George’s Blog: Battle for my soul – Void Edit

The need for autonomy versus the need for acceptance. The Alice Syndrome Understanding The Void


Welcome to George’s blog. I play keyboards in the Alice Syndrome, and I’m also very interested in psychology, spirituality and self-transcendence. Groovhead tends to write all our lyrics, which always touch on subjects that hit deep into my interests.

This week we are releasing a new version of our track – Battle for my soul. This is part of a series of remixes we are calling the Void Edit. Providing me with a chance to reassess what this new version says to me. As I see it, every expression of self is an attempt to answer a question which in itself can be unexpressed. So I like it when we take another look at a track and I get to ask what I was trying to say here?

I listened to the track, and the first this I thought, is that through it, we are revisiting that internal duality of the combination of the desire to have full freedom, combined with the insecurity that once free, there is no-one to tell us what to do, or if our decisions are correct.

This inquiry into the human psyche’s paradoxical yearning for absolute autonomy, juxtaposed with the trepidation of unguided decision-making, is a profound one. This internal conflict is explored within various psychological and philosophical frameworks. Existentialism, for instance, delves into the essence of human freedom and the inherent responsibility that accompanies it, highlighting the angst that arises from making choices without external direction.

Similarly, humanistic psychology examines the individual’s pursuit of self-actualization and the challenges encountered in achieving it without reliance on authoritative guidance. These disciplines affirm that while freedom is a fundamental human aspiration, it is often accompanied by a sense of disquietude regarding the correctness of one’s choices in the absence of societal or authoritative validation.

Through our video, we are also signalling the reflection of this internal paradox as it can appear through externalisation, through the fight for freedom, counterbalanced by societies need to control us, to protect us, apparently, from ourselves.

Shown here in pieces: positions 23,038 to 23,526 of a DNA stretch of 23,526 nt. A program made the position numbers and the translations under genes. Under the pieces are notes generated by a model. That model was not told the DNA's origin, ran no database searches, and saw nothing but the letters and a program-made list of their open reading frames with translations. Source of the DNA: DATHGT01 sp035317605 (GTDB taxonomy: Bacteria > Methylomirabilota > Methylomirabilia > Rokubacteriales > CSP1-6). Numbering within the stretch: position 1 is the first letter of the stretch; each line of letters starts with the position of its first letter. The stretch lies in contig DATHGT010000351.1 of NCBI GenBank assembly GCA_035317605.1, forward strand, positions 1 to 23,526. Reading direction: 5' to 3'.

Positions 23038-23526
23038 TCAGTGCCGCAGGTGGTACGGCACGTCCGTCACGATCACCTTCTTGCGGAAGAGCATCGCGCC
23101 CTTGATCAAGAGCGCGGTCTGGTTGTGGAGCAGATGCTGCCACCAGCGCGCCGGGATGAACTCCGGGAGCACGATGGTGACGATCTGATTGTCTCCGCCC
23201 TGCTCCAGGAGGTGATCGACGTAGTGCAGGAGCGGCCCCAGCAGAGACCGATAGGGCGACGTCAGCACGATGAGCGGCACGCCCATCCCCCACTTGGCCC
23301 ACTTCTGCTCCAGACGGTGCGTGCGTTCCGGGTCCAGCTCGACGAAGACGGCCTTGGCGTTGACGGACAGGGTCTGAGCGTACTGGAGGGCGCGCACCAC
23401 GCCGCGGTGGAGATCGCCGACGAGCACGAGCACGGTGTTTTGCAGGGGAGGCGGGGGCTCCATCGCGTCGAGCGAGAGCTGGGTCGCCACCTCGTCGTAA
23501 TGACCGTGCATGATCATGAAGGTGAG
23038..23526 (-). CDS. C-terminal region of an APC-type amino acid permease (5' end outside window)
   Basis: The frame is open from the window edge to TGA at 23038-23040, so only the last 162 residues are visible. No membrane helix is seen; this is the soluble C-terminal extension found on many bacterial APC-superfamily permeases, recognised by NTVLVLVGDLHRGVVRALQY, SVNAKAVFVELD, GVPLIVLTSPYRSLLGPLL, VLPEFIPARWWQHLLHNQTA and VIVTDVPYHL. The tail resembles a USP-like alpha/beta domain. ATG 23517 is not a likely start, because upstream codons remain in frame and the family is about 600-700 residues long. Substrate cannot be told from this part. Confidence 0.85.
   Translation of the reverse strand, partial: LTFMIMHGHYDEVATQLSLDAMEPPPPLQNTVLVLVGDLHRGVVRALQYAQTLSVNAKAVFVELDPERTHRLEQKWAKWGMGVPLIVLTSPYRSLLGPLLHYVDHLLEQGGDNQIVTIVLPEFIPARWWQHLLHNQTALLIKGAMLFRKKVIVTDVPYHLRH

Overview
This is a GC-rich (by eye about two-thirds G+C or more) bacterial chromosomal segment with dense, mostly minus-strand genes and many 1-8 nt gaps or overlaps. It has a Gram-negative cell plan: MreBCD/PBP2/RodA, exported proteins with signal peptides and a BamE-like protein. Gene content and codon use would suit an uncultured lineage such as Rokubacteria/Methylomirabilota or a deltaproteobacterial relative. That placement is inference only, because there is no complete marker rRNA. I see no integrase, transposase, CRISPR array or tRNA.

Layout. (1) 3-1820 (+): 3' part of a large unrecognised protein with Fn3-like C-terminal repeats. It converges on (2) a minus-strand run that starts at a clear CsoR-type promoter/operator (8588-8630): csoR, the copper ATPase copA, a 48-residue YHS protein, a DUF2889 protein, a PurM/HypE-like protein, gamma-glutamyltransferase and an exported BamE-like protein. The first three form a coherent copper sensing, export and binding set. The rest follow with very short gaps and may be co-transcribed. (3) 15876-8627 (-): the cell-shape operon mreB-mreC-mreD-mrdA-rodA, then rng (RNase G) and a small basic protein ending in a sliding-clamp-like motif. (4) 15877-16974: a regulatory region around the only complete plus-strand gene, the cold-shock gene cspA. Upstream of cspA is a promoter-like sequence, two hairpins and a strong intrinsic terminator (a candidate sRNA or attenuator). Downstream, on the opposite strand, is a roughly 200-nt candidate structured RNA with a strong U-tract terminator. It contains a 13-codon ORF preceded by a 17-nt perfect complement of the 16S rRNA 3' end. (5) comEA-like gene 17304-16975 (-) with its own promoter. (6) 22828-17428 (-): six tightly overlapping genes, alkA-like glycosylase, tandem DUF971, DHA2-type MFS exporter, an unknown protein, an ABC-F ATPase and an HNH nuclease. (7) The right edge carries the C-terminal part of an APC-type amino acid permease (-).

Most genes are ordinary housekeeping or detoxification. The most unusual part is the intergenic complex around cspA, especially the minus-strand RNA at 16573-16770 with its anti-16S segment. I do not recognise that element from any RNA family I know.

“I will not comply” says our vocalist, but also, she wants reassurance. Thus, we have the needs to the child emerging into adolescence coming into focus, we see the interplay as the dance of growing up continues, as the responsibility for the care of the child, passes from the parent to the emerging adult.

From a void perspective, we have to take ourselves back to the ultimate void thought: That nothing exists, that somehow, everything that we perceive, is a figment of our own imagination, made up to comfort ourselves about this stark fact, that we are the awareness of the nothing, reinventing itself in its dream of existence.

Whilst this is a thought, which, on the surface, can be deeply disturbing, it does lead to an ultimate kind of freedom – The freedom of the knowing that everything that exists, and you experience is of your own creation.

However, this ultimate freedom comes with another issue, that of responsibility. If we are creating the reality we perceive, then we must take responsibility for that creation, yet, how do we know our decisions are the right ones?

This leads to a void creation myth I’ve just imagined. That of the void deciding it would look into itself deeply, and find itself, and in the process, what it found was a huge mass of disconnected things, like an infinite jigsaw. The void saw that these were components of an unrealised self, that each of these components did not work because they did not trust each other and were not talking, so in the mind of the void, it created a game-space where those components could get to know themselves and others, where they could work out their differences without knowing their true purpose until right at the end.

This creation myth then goes on to explain that the void decided to sort these components out into orders, and the first separation was the dark ones, and the light ones. At that point, it was all that was known. But by grouping those aspects of its future self together like this, an oppositional kind of internal logic turned into a force of insight, allowing the void to separate out further colours, and with each colour came names and descriptions. Pieces of a new unfolding picture, not of the ultimate self, but of the development flow needed for the void to think itself real.

Relating this to the theme of our song, then this could be reflecting the internal mindset of the void, realising that the God it needed to believe in, can finally be accepted as being one of its own creation. A stepping stone belief to the understanding that there is no God but self.

Can the void trust itself and it’s components to take the right decisions? Who will judge what is wrong and what is right, if the guidance the void followed to get to this point, turns out to have come from self, in a way that the void itself cannot explain, but feels it will be explained, if it can correctly connect its components, and understand the self it feels it was designed to become.

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